wordless wednesday


My mom (right) and her bestie – 1930s

Thanks for stopping by! – Chris


People that knew my mom… 1939

An unusual topic, but since I had recently scanned these images from one of my mom’s photo albums I felt I should do something with them. I can’t bring myself to simply just throw pictures away – as a photographer it doesn’t seem right. But why was I using up valuable(?) storage space on my PC for strangers? Well for one they did know my mom and were her friends and were important in her life. So, why not share them with you all – like facebook only the 1939 version.

What strikes me the most is just how similar these images are from 78 years ago to the images you see posted on social media today. Young 20-somethings goofing around in front of a camera and having fun together. Photography is a universal language that we all speak and understand and the people captured in the images “live” forever on film and in our minds.

All images are taken in and around New York City – except for a few, my mom was the photographer and shooting with her Kodak.







One of my favorites… she looks just so bored!



My mom and her best friend (my mom on right). I just love this image!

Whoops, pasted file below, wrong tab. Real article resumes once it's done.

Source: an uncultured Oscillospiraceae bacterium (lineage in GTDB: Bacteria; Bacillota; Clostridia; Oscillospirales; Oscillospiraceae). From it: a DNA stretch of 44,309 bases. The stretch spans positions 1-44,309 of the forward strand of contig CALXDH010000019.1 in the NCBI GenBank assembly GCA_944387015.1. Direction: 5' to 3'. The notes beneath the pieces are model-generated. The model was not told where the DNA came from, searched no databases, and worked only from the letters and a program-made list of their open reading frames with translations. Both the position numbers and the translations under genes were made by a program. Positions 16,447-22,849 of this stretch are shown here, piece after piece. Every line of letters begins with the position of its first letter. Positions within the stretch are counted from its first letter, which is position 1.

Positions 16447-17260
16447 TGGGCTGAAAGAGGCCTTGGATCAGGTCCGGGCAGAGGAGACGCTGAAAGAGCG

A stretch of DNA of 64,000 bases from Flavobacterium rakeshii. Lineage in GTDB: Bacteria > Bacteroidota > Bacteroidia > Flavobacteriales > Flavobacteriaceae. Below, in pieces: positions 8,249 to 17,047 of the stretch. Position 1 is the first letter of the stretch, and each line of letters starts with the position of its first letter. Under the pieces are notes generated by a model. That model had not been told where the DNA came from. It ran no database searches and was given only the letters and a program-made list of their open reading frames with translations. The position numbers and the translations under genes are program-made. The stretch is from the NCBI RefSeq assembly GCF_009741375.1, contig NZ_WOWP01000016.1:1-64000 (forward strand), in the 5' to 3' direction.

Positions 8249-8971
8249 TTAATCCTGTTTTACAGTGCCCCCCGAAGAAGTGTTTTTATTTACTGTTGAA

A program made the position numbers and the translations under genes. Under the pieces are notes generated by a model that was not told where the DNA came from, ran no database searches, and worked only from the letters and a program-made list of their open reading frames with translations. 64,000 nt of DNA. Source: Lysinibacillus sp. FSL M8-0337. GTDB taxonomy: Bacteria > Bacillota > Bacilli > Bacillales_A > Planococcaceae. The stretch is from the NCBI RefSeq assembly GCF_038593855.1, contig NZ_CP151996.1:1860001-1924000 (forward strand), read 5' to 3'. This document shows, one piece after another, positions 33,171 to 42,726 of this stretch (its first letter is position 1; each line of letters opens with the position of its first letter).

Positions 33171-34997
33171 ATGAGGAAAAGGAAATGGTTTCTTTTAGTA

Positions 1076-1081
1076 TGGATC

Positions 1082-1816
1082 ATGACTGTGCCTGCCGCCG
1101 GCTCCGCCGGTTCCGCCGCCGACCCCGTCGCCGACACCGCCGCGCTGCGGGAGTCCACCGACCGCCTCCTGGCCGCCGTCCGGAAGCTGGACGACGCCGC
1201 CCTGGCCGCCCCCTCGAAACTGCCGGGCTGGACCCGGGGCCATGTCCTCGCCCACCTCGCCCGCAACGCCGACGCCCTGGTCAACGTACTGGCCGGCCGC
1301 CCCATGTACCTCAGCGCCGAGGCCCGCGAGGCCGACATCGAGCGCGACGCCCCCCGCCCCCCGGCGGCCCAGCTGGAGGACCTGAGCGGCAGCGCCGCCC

My mom second from left.


5th Avenue Fashionistas! My mom is the lovely lady on the far right!

Thanks for stopping by!



Yashica 44… a ladies camera?

Any doubts that Yashima-Yashica was marketing to women for their new smaller 4×4 cm twin-lens reflex camera are erased once you see the cover to the sales flyer.


In a male dominated society, Yashima-Yashica needed to leave no doubts as to who these new smaller and lighter cameras were for.

Normally sales flyers and brochures in the late 1950s were geared to and appealed to the male buyer. In all fairness, it was likely that’s who took most of the photographs during that period. Yashima-Yashica’s direct pitch to Japanese women was an attempt to tap the vast market of female buyers.


As we understand it, the 44 model came in at least 7 or 8 colors!

Even though the front of the flyer was simple and left no doubt as to who the buyer would be – the reverse of the flyer was still detailed and quite technical. It’s possible that the camera was designed for the wife to use for taking pictures of the children (while the husband was off at work all day) but still detailed enough for the husband to feel comfortable purchasing. Just our take on things.

Thanks again for your visit – as always we appreciate any and all comments. In the interest of fair play, we ask that you do not copy the images and include them in your blog or post without asking for permission – thanks! ^.^